Though guitars feature prominently in every single one of his works — from the fuel-injected Ramones-like romp of the short-lived rock group, Theoretical Girls, to the 16th and last (?) symphony he premiered during his lifetime (subtitled, “Orgasm”) — they were merely conduits, not meant to be played either unaccompanied or with virtuosity. As with many works of 20th-century art that embraced the reductive notion that less could be much much more — even when “less” meant a hundred guitars — Branca’s blowouts contained the appearance of ragged democracy, a sense of collectivism, advocating a lack of technique that seemed to evolve into a kind of technique itself.
When experienced live, his long pieces especially became a kind of fever dream come to life, in which the right progression, if executed with enough force and volume, by enough people, could indeed work to lift you out of the bodily confines and set you free. “You start hearing choirs singing,” Branca told Robert Barry at The Quietus a few years ago, “and that’s kind of what I’m after.” Of course that sort of spiritual definition is too limiting; and so, somewhat wisely, he added, “Actually, depending on where you put your attention … everybody in the audience is really hearing something very different.”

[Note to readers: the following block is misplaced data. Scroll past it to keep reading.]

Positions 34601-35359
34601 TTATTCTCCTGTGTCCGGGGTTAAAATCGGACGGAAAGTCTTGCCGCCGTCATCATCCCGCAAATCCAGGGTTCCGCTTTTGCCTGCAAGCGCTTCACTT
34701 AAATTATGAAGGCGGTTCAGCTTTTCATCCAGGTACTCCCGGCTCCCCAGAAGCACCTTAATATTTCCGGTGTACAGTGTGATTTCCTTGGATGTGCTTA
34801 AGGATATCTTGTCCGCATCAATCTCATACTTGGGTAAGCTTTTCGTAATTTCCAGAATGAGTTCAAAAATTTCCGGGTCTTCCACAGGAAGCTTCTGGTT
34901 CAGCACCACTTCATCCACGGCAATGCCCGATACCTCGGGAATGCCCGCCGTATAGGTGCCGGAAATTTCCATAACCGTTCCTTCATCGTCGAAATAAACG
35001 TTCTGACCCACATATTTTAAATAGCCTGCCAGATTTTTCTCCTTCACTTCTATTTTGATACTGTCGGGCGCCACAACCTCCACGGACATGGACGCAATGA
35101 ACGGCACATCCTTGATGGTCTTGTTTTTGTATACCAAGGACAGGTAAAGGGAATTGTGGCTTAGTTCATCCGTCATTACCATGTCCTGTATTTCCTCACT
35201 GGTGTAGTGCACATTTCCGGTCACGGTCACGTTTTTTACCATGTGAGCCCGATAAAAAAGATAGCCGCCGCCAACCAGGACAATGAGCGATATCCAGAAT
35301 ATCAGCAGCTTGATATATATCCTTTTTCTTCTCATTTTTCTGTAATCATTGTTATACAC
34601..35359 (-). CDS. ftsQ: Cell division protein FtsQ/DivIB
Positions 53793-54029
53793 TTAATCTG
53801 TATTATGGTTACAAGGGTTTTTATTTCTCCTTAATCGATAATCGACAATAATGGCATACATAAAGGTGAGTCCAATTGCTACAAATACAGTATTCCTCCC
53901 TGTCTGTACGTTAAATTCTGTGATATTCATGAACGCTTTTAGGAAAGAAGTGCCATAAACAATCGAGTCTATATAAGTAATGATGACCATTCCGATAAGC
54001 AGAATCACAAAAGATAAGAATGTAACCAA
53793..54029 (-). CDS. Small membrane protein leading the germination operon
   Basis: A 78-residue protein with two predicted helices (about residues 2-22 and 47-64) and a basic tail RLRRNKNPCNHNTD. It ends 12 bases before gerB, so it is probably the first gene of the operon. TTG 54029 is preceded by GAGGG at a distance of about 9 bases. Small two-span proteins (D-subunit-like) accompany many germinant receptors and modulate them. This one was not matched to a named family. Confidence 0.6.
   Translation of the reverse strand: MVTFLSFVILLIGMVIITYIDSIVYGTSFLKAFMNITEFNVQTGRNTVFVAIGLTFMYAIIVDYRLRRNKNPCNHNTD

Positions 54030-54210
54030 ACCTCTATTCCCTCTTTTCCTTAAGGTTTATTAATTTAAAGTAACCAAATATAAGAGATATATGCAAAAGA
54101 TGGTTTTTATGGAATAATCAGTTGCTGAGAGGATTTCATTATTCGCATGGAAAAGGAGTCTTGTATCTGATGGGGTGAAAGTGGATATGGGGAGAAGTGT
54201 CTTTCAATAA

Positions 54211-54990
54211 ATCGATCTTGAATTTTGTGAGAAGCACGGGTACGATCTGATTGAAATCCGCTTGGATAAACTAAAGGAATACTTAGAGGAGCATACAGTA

The expression of that sort of freedom is a powerful narcotic. Even if you are not an immigrant kid whose formative art years were overseen by a materfamilias rooted in the musicological and literary wings of a totalitarian state with a cultural legacy that pitted proletarian social realism against the classical romanticism of the overeducated. Both equally hopeless; I was/am.
The America I found myself slouching towards in 1976 contained the promise of another way forward — as well as a set of myths I’ve been struggling to unspool ever since. At the time, it didn’t matter that I had no idea I was landing in a New York seized by revolution; my attention to possibility was already becoming radicalized from seeing the size of a Cadillac and of the World Trade Center, from watching Julius Erving fly through the air, from tasting a kiwi fruit, and from hearing Saturday Night Fever and Chuck Berry pump out of the radio. All real-life monuments to the imagination.